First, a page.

control over sensitive material and data when use of technological innovations,
such as public computer networks, may open their professional and scientific
communication to unauthorized persons.
Conflict of Interest
APA: A psychologist refrains from entering into or promising another
personal, scientific, professional, financial, or other relationship with such
persons if it appears likely that such a relationship reasonably might impair
the psychologist's objectivity or otherwise interfere with the psychologist's
effectively performing his or her functions as a psychologist, or might harm or
exploit the other party.
happens when research shows that private prisons have lower recidivism, but
one of the authors is a board member, consultant, and stockholder of a
private prison company?
Supreme Court Justice Scalia created
conflict of interest controversy by going on a duck hunting trip with
Vice President Cheney at the same time there was a case pending about
whether documents from Cheney's Energy Task Force should be disclosed.
See Findlaw.com columns:
Non-exploitation & discrimination, general
NASW: Social workers should not take unfair advantage of any professional
relationship or exploit others to further their personal, religious, political,
or business interests.
ACJS: Members of the Academy should not coerce or obtain through manipulation
personal or sexual favors or economic or professional advantages from any
person, including students, respondents, clients, patients, research assistants,
clerical staff or colleagues. In addition, members of the Academy should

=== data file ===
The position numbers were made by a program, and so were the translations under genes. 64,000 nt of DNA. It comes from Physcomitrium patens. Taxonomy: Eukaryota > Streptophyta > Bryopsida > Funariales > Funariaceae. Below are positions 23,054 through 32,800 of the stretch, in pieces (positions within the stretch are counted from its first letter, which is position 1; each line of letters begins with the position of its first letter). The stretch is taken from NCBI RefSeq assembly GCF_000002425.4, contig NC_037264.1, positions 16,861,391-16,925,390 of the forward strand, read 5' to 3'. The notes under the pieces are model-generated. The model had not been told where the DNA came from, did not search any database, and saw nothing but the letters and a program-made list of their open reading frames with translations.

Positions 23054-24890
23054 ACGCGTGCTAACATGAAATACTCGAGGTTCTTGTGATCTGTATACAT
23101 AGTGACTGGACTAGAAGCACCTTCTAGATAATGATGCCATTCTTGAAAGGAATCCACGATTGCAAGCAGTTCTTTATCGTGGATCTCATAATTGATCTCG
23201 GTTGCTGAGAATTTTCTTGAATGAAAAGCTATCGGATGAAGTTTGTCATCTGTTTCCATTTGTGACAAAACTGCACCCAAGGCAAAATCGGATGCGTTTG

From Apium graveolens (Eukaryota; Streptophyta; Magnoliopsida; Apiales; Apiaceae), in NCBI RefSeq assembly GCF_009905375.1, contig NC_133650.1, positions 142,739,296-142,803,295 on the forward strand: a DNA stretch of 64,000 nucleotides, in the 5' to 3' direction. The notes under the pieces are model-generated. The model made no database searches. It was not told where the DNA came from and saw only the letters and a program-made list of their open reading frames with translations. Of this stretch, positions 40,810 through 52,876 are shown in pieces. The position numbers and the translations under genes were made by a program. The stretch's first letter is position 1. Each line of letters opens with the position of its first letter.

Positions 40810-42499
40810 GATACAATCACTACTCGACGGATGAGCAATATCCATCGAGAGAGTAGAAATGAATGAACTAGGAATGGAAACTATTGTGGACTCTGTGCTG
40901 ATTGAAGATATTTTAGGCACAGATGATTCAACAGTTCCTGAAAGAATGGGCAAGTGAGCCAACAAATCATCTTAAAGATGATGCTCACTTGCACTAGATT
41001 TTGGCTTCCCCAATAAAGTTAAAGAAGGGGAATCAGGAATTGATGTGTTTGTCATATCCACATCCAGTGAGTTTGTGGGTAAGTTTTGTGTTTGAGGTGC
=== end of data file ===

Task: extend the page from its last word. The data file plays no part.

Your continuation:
recognize that romantic or intimate relationships with individuals vulnerable to
manipulation, such as current students in their programs or employees under
their supervision, may create the appearance of, or opportunities for,
favoritism and/or exploitation, and thus such relationships should be avoided.
ASC: Criminologists do not have sexual relationships with anyone over whom
they exercise evaluative or supervisory power because of the potential for
exploitation and harm. Exercising professional authority over someone with whom
there has been a relationship should be avoided whenever possible because of the
likelihood of impaired judgment and the difficulty in maintaining professional
NASW: Social workers should not engage in sexual activities or sexual contact
with clients’ relatives or other individuals with whom clients maintain a
close personal relationship when there is a risk of exploitation or potential
harm to the client. Sexual activity or sexual contact with clients’ relatives
or other individuals with whom clients maintain a personal relationship has the
potential to be harmful to the client and may make it difficult for the social
worker and client to maintain appropriate professional boundaries. Social
workers—not their clients, their clients’ relatives, or other individuals
with whom the client maintains a personal relationship—assume the full burden
for setting clear, appropriate, and culturally sensitive boundaries.
APA: (a) Psychologists do not engage in sexual intimacies with a former
therapy patient or client for at least two years after cessation or termination
of professional services (b) Because sexual intimacies with a former therapy
patient or client are so frequently harmful to the patient or client, and
because such intimacies undermine public confidence in the psychology profession
and thereby deter the public's use of needed services, psychologists do not
engage in sexual intimacies with former therapy patients and clients even after